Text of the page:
Texas Shrimp Association; Ocean Breeze, Inc.; Candy, Inc.; and Wilma Anderson v. Texas Parks & Wildlife Department; Texas Parks & Widlife Commission & Commissioners; Lee M. Bass, Chairman; Carol E. Dinkns, Vice-Chairman; and Members, Ernest Angelo, Jr.; John Avila, Jr.; Richard W. (Dick) Heath; Al Henry, et al.--Appeal from 250th District Court of Travis County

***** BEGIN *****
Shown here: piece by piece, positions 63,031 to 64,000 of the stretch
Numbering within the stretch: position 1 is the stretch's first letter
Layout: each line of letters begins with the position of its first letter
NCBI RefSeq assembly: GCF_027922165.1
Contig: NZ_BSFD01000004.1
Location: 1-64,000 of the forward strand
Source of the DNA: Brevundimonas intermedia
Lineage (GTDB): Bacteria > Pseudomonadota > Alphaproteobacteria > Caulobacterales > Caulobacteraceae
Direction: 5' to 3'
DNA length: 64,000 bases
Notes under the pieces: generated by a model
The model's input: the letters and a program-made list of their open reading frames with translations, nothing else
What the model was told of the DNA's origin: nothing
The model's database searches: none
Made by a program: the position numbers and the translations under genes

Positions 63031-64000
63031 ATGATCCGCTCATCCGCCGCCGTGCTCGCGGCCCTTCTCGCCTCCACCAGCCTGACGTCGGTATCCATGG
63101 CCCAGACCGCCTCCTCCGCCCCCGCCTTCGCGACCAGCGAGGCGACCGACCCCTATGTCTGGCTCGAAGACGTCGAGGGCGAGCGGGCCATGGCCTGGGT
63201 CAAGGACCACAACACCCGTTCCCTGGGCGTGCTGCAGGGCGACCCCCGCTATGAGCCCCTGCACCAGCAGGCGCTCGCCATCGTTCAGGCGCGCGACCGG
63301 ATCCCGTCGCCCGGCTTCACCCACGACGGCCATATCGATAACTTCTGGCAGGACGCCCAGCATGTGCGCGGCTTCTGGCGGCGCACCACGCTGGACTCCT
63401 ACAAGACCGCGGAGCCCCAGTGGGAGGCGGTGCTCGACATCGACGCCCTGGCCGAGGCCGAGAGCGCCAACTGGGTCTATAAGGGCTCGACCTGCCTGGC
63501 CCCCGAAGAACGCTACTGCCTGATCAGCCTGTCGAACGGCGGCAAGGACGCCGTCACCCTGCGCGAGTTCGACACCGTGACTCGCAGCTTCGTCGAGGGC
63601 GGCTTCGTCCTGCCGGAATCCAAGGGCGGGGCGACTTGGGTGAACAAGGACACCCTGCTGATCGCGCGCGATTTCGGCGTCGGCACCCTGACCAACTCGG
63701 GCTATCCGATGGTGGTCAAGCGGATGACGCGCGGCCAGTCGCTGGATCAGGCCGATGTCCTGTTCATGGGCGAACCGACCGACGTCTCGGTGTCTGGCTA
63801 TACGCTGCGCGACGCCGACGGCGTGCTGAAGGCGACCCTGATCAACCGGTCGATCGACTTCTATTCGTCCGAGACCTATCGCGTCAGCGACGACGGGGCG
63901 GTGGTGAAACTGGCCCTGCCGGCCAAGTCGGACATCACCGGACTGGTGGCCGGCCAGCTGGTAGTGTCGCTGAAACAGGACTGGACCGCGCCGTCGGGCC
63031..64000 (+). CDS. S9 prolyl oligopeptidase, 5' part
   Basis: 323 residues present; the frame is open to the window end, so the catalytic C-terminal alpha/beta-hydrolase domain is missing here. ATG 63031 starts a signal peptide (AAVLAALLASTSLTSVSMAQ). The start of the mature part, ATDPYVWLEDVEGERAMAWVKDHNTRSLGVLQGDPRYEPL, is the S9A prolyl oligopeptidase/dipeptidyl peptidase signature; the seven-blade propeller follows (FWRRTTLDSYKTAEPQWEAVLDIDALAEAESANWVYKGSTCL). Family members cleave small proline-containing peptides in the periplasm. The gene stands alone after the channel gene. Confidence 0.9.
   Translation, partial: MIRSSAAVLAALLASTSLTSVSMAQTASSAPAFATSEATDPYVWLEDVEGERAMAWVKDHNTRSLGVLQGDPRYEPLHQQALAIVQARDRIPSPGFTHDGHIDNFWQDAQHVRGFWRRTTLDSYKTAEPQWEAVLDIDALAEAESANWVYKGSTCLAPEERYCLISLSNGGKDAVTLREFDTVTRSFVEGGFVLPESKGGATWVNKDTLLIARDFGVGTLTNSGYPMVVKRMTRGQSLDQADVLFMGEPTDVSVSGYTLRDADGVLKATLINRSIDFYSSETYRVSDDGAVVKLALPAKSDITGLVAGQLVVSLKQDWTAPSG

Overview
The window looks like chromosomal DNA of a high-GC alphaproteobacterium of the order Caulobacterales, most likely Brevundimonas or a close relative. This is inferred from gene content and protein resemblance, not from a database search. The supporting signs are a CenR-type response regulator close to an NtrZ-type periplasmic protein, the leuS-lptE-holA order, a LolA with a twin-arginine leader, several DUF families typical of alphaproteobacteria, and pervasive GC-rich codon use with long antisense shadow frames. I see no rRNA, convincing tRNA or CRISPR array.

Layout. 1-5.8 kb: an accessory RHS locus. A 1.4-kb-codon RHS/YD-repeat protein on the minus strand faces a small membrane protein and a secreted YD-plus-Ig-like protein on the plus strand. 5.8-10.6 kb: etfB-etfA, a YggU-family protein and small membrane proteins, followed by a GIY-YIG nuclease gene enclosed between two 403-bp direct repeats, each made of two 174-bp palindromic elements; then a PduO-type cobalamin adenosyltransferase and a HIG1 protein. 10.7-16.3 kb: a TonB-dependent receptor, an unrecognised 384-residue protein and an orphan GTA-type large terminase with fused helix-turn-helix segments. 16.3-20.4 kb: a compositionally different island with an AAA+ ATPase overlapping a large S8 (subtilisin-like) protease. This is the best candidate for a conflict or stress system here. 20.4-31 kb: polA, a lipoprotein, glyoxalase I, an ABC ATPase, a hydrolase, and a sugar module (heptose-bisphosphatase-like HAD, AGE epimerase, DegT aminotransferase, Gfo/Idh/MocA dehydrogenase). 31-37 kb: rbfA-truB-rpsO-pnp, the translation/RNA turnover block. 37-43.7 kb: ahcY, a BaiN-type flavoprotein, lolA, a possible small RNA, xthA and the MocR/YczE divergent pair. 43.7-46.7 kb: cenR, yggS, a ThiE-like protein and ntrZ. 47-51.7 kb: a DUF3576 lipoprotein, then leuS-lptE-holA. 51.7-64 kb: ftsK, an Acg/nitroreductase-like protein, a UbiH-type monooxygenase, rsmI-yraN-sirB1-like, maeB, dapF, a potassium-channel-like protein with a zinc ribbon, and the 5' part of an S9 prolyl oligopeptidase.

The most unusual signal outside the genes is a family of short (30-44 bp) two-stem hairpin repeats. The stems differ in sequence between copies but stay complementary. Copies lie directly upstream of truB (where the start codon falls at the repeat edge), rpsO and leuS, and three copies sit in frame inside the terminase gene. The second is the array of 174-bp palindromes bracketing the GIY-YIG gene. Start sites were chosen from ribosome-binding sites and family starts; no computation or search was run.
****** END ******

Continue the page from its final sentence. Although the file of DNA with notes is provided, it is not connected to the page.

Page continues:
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TEXAS COURT OF APPEALS, THIRD DISTRICT, AT AUSTIN NO. 03-04-00788-CV Texas Shrimp Association; Ocean Breeze, Inc.; Candy, Inc.; and Wilma Anderson, Appellants v. Texas Parks and Wildlife Department; Texas Parks and Wildlife Commission and Commissioners; Lee M. Bass, Chairman; Carole E. Dinkins, Vice-Chairman; and Members, Ernest Angelo, Jr.; John Avila, Jr.; Richard W. (Dick) Heath; Al Henry; Katherine Armstrong Idsal; Nolan Ryan; and Mark E. Watson, Appellees FROM THE DISTRICT COURT OF TRAVIS COUNTY, 250TH JUDICIAL DISTRICT NO. GN003257, HONORABLE W. JEANNE MEURER, JUDGE PRESIDING MEMORANDUM OPINION The Texas Shrimp Association, a non-profit corporation acting as a trade association on behalf of the Texas shrimping industry, appeals from the district court s final judgment denying its challenge to the Texas Parks and Wildlife Commission s newly-adopted rules regulating the shrimping industry.1 See 31 Tex. Admin. Code §§ 58.102, .160-61, .163-65 (2005). The Association argues that the court erred in upholding the Commission s action because the rules violated various procedural requirements of the Texas Parks and Wildlife Code and the Texas Government Code. 1 Because the interests of the appellants coincide, for convenience, we will refer to them as the Association. The Association asks that this Court reverse the district court, declare the rules void and unenforceable, enjoin the Commission from implementing the rules, and remand the case with instructions that the rules are to be adopted in compliance with various procedural requirements. We affirm the district court s judgment. FACTUAL AND PROCEDURAL BACKGROUND In 2000, various amendments to existing shrimping regulations were proposed by the Commission. See 25 Tex. Reg. 6666 (2000) (31 Tex. Admin. Code §§ 53.3, .6, .7) (proposed July 14, 2000); 25 Tex. Reg. 6670 (2000) (31 Tex. Admin. Code §§ 58.102, .160-61, .163-65) (proposed July 14, 2000). In October, the Commission adopted those rule amendments. See 25 Tex. Reg. 10152 (2000) (31 Tex. Admin. Code §§ 53.3, .6, .7); 25 Tex. Reg. 10157 (2000) (31 Tex. Admin. Code §§ 58.102, .160-61, .163-65). According to the Commission, the rules were designed to reduce growth and biological overfishing . . . to increase economic value by deferring the harvest of juvenile shrimp until they reached larger, more valuable sizes and by increasing spawning of adult shrimp, and to reduce the incidental take of endangered sea turtles and other aquatic life. Examples of rule amendments include increased fees for various licenses, increasing the mesh sizes of nets, creating a closed area in part of the Gulf of Mexico from the beach out to five nautical miles, extending the winter closed season, and mandating the use of bycatch2 reduction devices. See 25 Tex. Reg. 6666, 6670 (2000). 2 Bycatch refers to unwanted catch of non-target organisms. A bycatch reduction device is a device installed in a shrimp net that allows other species to escape the net without injury. Lambright v. Texas Parks & Wildlife Dep t., 157 S.W.3d 499, 502 n.2 (Tex. App. Austin 2005, no pet.). 2 The Association sued to have the amendments declared void and to enjoin the Commission from enforcing them. The district court rendered a final judgment in the Commission s favor. On appeal, the Association argues that the Commission violated various procedural requirements in its adoption of the rule amendments.3 Specifically, it argues that the Commission failed (i) to conduct the economic impact analysis required by Texas Parks and Wildlife Code section 77.007(f); (ii) to conduct the economic impact analysis to provide a reasoned justification pursuant to section 2001.033 of the Texas Government Code, which rendered the notice required by sections 2001.023 and 2001.024 inaccurate and insufficient; (iii) to give a regulatory impact analysis required by section 2001.0225; (iv) to give a local employment impact statement required by section 2001.022; and (v) to prepare a statement of the adverse effects on small and micro-businesses required by section 2006.002 of the Texas Government Code. See Tex. Parks & Wild. Code Ann. § 77.007(f) (West 2002); Tex. Gov t Code Ann. § 2001.022 (West 2000 & Supp. 2004-05), §§ 2001.0225, .023, .024, .033, 2006.002 (West 2000). ANALYSIS Standard of Review This case turns in part on statutory construction. Statutory construction is a question of law, which this Court reviews de novo. City of San Antonio v. City of Boerne, 111 S.W.3d 22, 25 (Tex. 2003); Texas Dep t of Transp. v. Needham, 82 S.W.3d 314, 318 (Tex. 2002). However, 3 We previously considered substantive challenges to the rule amendments in Lambright, 157 S.W.3d at 502. 3 [a]n administrative agency is created to centralize expertise in a certain regulatory area and, thus, is to be given a large degree of latitude by the courts in the methods by which it accomplishes its regulatory function. Public Util. Comm n v. GTE-Southwest, Inc., 901 S.W.2d 401, 409 (Tex. 1995) (quoting City of Corpus Christi v. Public Util. Comm n, 572 S.W.2d 290, 297 (Tex.1978)). Further, [c]onstruction of a statute by the administrative agency charged with its enforcement is entitled to serious consideration, so long as the construction is reasonable and does not contradict the plain language of the statute. Tarrant Appraisal Dist. v. Moore, 845 S.W.2d 820, 823 (Tex. 1993); see also Cities of Austin, Dallas, Fort Worth, & Hereford v. Southwestern Bell Tel. Co., 92 S.W.3d 434, 441-42 (Tex. 2002). If the agency s interpretation of the statute is a reasonable reading, this Court should affirm that reading if it is consistent and in harmony with the rest of the statute and gives effect to the legislature s intent. See Steering Comms. for Cities Served by TXU Elec. v. Public Util. Comm n, 42 S.W.3d 296, 300 (Tex. App. Austin 2001, no pet.). Texas Government Code section 2001.035(a) requires that administrative rules be in substantial compliance with sections 2001.0225 through 2001.034. Tex. Gov t Code Ann. § 2001.035(a) (West 2000). Substantial compliance with a statutory requirement contemplates acts that secure the legislative objectives while coming fairly within the character and scope of each action or thing required in concise, specific, and unambiguous terms. Unified Loans, Inc. v. Pettijohn, 955 S.W.2d 649, 654 (Tex. App. Austin 1997, no pet.). Shrimp Management Plan Texas Parks and Wildlife Code section 77.007 authorizes the Commission to regulate the shrimping industry: The commission by proclamation may regulate the catching, possession, 4 purchase, and sale of shrimp. . . . Tex. Parks & Wild. Code Ann. § 77.007(a) (West 2002). It conditions such proclamations on the adoption of an economic impact analysis : The commission shall make no proclamation under this chapter until it has approved and adopted a shrimp management plan and economic impact analysis prepared by the department as provided in Section 77.004 and unless such proclamation is shown to be consistent with the shrimp management plan. Id. § 77.007(f). Section 77.004 provides that [t]he department shall conduct continuous research and study of various listed factors affecting shrimp resources and the shrimping industry. Id. § 77.004(a) (West 2002). In 1989, the Commission adopted an economic impact analysis. It then adopted its initial regulatory rules in 1990. See 15 Tex. Reg. 2438 (1990) (31 Tex. Admin. Code §§ 57.660-62). It later adopted amendments in 1994, without explicitly adopting a new or different economic impact analysis. See 19 Tex. Reg. 3493 (1994) (31 Tex. Admin. Code §§ 57.661-62). Finally, it adopted the amendments at issue here in 2000, again without explicitly adopting an impact analysis different from the 1989 one. See 25 Tex. Reg. 10152, 10157 (2000). The Association urges that the proper interpretation of the statute is one that places an obligation on the Commission to adopt an economic impact analysis prior to each new proclamation, that is, prior to each new adoption of a set of rules. This interpretation is reasonable. But section 77.007(f) requires a Commission proclamation to be conditioned on the adoption of an economic impact analysis prepared by the department as provided in Section 77.004. Tex. Parks & Wild. Code Ann. § 77.007(f). Section 77.004 makes no reference to an economic impact 5 analysis or statement or any obligation other than that of the department to conduct continuous research and study. See id. § 77.004(a).4 The Association would understand the function of continuous to qualify not only the obligation to conduct research and study, but to require an impact analysis prior to any proclamation such that there must be repeated impact analyses, one newly adopted prior to each proclamation. The Commission has interpreted the statute differently. It has understood section 77.004 to independently obligate it to conduct continuous research and study, and section 77.007 to independently obligate it to adopt an economic impact analysis based on such past research prior to any subsequent proclamations without requiring additional future impact analyses and argues it has fulfilled these independent obligations. This is also a reasonable interpretation. The Commission also has apparently relied on this interpretation.5 Both interpretations are consistent with the language of the statutes. Nothing in the statutes expressly requires the agency to prepare a new shrimp management plan and economic impact analysis each time it amends a rule affecting 4 In 2001, the legislature enacted section 77.005 providing that [t]he department may repeat the study and report as necessary to adequately regulate the shrimp industry and to preserve shrimp resources and [t]he commission shall base policies and rules relating to shrimping on the results of the most recent study completed under this section. Tex. Parks & Wild. Code Ann. §§ 77.005(d), (e) (West 2002). 5 For example, in adopting its 1994 rule amendments, the Commission explained that the Texas Shrimp Fishery Management Plan Economic Impact Statement [was] approved and adopted by the Texas Parks and Wildlife Commission in November 1989. 19 Tex. Reg. 3493 (1994) (31 Tex. Admin. Code §§ 57.661-62). 6 the shrimping industry. The Commission s interpretation is reasonable and does not conflict with the plain language of the statutes. Due to the Commission s familiarity and expertise with the shrimping resources and the shrimping industry, and the legislative scheme delegating this function to the Commission, it is better suited than this Court to decide whether it is appropriate to rely on a past economic impact analysis or whether it should adopt a new one. Whether a new analysis is needed is dependent on the Commission s continuous research and study and its management plan, the creation of which is solely within its function and purview. See id. As the Commission urges, until it changes the management strategies . . . of the Shrimp Fishery Management Plan, there s no need to change its statement analyzing those strategies. . . . If it revised its strategies, it would review and revise its statement analyzing those strategies, as needed. This court will affirm an agency s reasonable interpretation of a statute, even when other reasonable interpretations exist, and will give deference to the agency s expert understanding of the best way to carry out its function. See City of San Antonio, 111 S.W.3d at 25; Steering Comms., 42 S.W.3d at 300. Because we conclude the Commission s interpretation is reasonable, and that its reliance on its past impact analysis is within its competence, expertise, and discretion, we conclude that it was in compliance with the procedural requirements of section 77.007(g). Reasoned Justification and Notice Texas Government Code section 2001.033 requires that an agency provide a reasoned justification for a rule as adopted that includes a summary of the comments to the rule 7 by interested parties, the agency s responses, and a summary of the factual basis for the rule. Tex. Gov t Code Ann. § 2001.033. Also, section 2001.023 requires a notice to be published in the Texas Register prior to the adoption of new rules. Id. § 2001.023. Section 2001.024 gives content-notice requirements, such as the inclusion of the text of the rules, an explanation, and so forth. Id. § 2001.024. The Association premises its arguments regarding these issues on its claim that the Commission did not comply with the economic impact analysis procedural requirement. It states that the Commission s failure to develop and consider the statutorily mandated economic impact analysis of Section 77.007(f) . . . demonstrates the Commission s failure to provide a true reasoned justification for the amendments, and the Commission s failure to develop and consider the statutorily mandated economic analysis of Section 77.007(f) renders the Notice contained in the July 14, 2000 Texas Register both inaccurate and insufficient. Because we have rejected the Association s premise that the Commission failed to comply with 77.007(f), we must reject its arguments as to whether the Commission has failed to provide the statutory notice or reasoned justification. The Association does not address how the notice fails to meet the particular content requirements of the statutes. That being the case, any such argument is waived. See Tex. R. App. P. 38.1(h). In any event, the notice of the proposed amendments does contain summaries of comments, responses, various data supporting the rules, and the text of the rules. See 25 Tex. Reg. 6666-86 (2000). Thus, the Commission was in substantial compliance with the notice and reasoned justification requirements. 8 Regulatory Analysis of Major Environmental Rules Texas Government Code section 2001.0225 provides that an agency, before adopting a major environmental rule that meets one of several conditions, must perform a regulatory impact analysis. See Tex. Gov t Code Ann. § 2001.0225(b). A major environmental rule is defined as: a rule the specific intent of which is to protect the environment or reduce risks to human health from environmental exposure and that may adversely affect in a material way the economy, a sector of the economy, productivity, competition, jobs, the environment, or the public health and safety of the state or a sector of the state. Id. § 2001.0225(g)(3). The agency need only conduct the regulatory impact analysis when the result of its adoption of the rule is to: (1) exceed a standard set by federal law, unless the rule is specifically required by state law; (2) exceed an express requirement of state law, unless the rule is specifically required by federal law; (3) exceed a requirement of a delegation agreement or contract between the state and an agency or representative of the federal government to implement a state and federal program; or (4) adopt a rule solely under the general powers of the agency instead of under a specific state law. Id. § 2001.0225(a)(1)-(4). The Association argues that the intent of the rule amendments is to protect the environment, as evidenced by some regulatory objects such as enhanced nursery protection and reduction of bycatch. The Commission argues that the rules objective is to protect shrimping 9 resources and not the environment as in water, land, or air and that they have a beneficial impact on the economy. We are unpersuaded by the Commission s argument. Absent a specific legislative definition, the term environment is broad enough to include natural resources such as aquatic and marine life. The second prong of the definition itself states that the rule is invoked when it may adversely affect in a material way the economy, a sector of the economy, productivity, competition, jobs, or the environment. Id. § 2001.0225(g)(3). There need only be the possibility or potential of an adverse effect. Thus, the rule amendments plausibly fall under the definition of a major environmental rule. From this argument, however, the Association contends that the impact analysis is required since the rule amendments trigger conditions (1), (2), and (4) of section 2001.0225(a). The Association argues that the rules exceed a standard set by federal law by virtue of there being no standard set by federal law on the regulated entity, and that they exceed an express requirement of state law by virtue of there being no such express requirement. Under the Association s reading, any rule would exceed a federal standard or state requirement so long as no such standard or requirement existed. The Association premises its argument that subsection (4) is triggered on its contention that the Commission violated section 77.007(f): the 2000 Shrimp Proclamation was adopted in violation of the requirements of Chapter 77. . . . Accordingly, the Proclamation could only be lawfully adopted if it could be accomplished solely under the general powers of the agency instead of under a specific state law. However, we have rejected the argument that section 77.007(f) is violated, and thus the rule amendments were adopted under an implicitly conceded specific state law. The Commission is correct in that the function of set and 10 express requirement is to require that there actually exist a federal standard or state requirement for the rule amendments to exceed. Even if the rule amendments fall under the definition of a major environmental rule, they do not trigger any of the subsections that would make conducting a regulatory impact analysis obligatory. Local Employment Impact Statements Section 2001.024 lists what shall be included in the content of the notice, including the local employment impact statement prepared under Section 2001.022, if required. Id. § 2001.024(6). Section 2001.022 states that [a]t the request of a state agency, the Texas Employment Commission shall prepare a local employment impact statement for a proposed rule ; however, [f]ailure to comply with this section does not impair the legal effect of a rule adopted under this chapter. Id. § 2001.022(a), (h). The Association contends that the Commission s failure to request such an impact statement aggravates its other procedural failures. Section 2001.022(h) explicitly provides that a failure to comply does not impair the effect of a rule, and so the Association s argument has no merit. Agency Actions Affecting Small Businesses The content requirements of section 2001.024 include any other statement required by law. Id. § 2001.024(8). One such other statement is that required by section 2006.002. Pettijohn, 955 S.W.2d at 651. Chapter 2006 provides various procedural protections to micro- and 11 small businesses in terms of administrative rules that would adversely affect them. Section 2006.002(c) provides that [b]efore adopting a rule that would have an adverse economic effect on small businesses, a state agency shall prepare a statement of the effect of the rule on small businesses. Id. § 2006.002(c). The statute then lists various analyses to be included in the statement. See id. § 2006.002(c)(1), (2). The requirements in section 2006.002 are not absolute, but rather are conditioned on the adoption of a rule that would have an adverse economic effect on small businesses. Id. § 2006.002(c). Thus, the substantial-compliance analysis for this statute is unique. We find Unified Loans, Inc. v. Pettijohn instructive. See 955 S.W.2d at 651. Pettijohn involved an appeal of an adoption of a rule by the Consumer Credit Commissioner relating to pawnbrokers that the appellant argued was not adopted pursuant to the statement and analysis requirement of 2006.002(c). Id. The Commissioner argued that he did not have to include the analyses specified in 2006.002(c) because he included a statement that there would be no adverse effect on small businesses, that some pawnbrokers would incur increased costs and others would not, and thus was in substantial compliance. Id. at 652. The notice, however, did not include the grounds for his stated conclusion on the effect on small businesses. The court held that he was obliged to state in the notice some basis in order that interested persons might know and confront that basis in a meaningful way in their comments. Id. at 653. Substantial compliance requires notice of the grounds for the conclusion that there would be no effect on small businesses, grounds such as factual data gathered from surveys, proper business-management practices, rule interpretations, and agency-policy considerations. Id. 12 The record includes the affidavit of Wilma Anderson, executive director of the Association. In her affidavit, Anderson avers generally that the Association is made up of microand small businesses, and that the rule amendments would have a negative impact on the shrimping industry, including the smaller businesses, and a particularly harsh economic impact on smaller shrimping entities. See Tex. Parks & Wild. Code Ann. § 2006.001 (West 2000). The Commission s notice includes the statement, [t]he proposed rules are expected to have a beneficial effect on small and micro-businesses. 25 Tex. Reg. 6670, at 6675 (2000). The Commission provides various bases for this conclusion. It states that the establishment of a 100-count requirement and increasing mesh sizes should allow for a greater escapement of smaller shrimp and increased harvest of larger shrimp. Id. at 6673. The expansion of protected nursery areas, reduction of the bay season, and the creation of a closed area would allow greater escapement of smaller shrimp. Id. at 6674. The overall expected effect of promoting greater escapement would allow the shrimp to grow to full size and encourage increased spawning, thereby increasing harvest yield. Id. at 6675. The goal is to increase the average landings of shrimp and reach the previous average landing levels from 1972-1976, which was about 10,553,660 pounds greater than the 1994-1998 average. Id. Taking account of the increased license costs, the Commission estimated that the average additional gross revenue per license holder would be between $2,229 and $5,634 per subsequent year. Id. Given these grounds for the Commission s conclusion that the rules would have a beneficial effect on micro- and small businesses, we cannot say that the Commission was not in substantial compliance under the Pettijohn analysis. See 955 S.W.2d at 652-53. 13 Due Process As part of other issues, the Association suggests that its due process rights have been abridged. It urges that the Commission s failure to meet the procedural requirements of section 77.007(f) violates the Appellants due process rights pursuant to the Texas and United States Constitutions. It also contends that the failure to meet the procedural requirements of sections 2001.0225, 2001.023, and 2001.024 violates such rights. Because the Association failed to provide clear and concise arguments for these contentions and failed to cite appropriate case authorities that would provide us with a construction of the clauses against which we could evaluate the validity of these due process claims, we consider these issues waived. Tex. R. App. P. 38.1(h). In any event, we have already concluded that the Commission has provided the requisite notice of section 77.007(f), and is in substantial compliance with sections 2001.0225, 2001.023, and 2001.024. CONCLUSION Because we conclude that the trial court did not err in determining that the Commission made none of the procedural violations asserted by the Association, we overrule its issues and affirm the judgment. __________________________________________ Jan P. Patterson, Justice Before Chief Justice Law, Justices Patterson and Puryear Affirmed Filed: July 27, 2005 14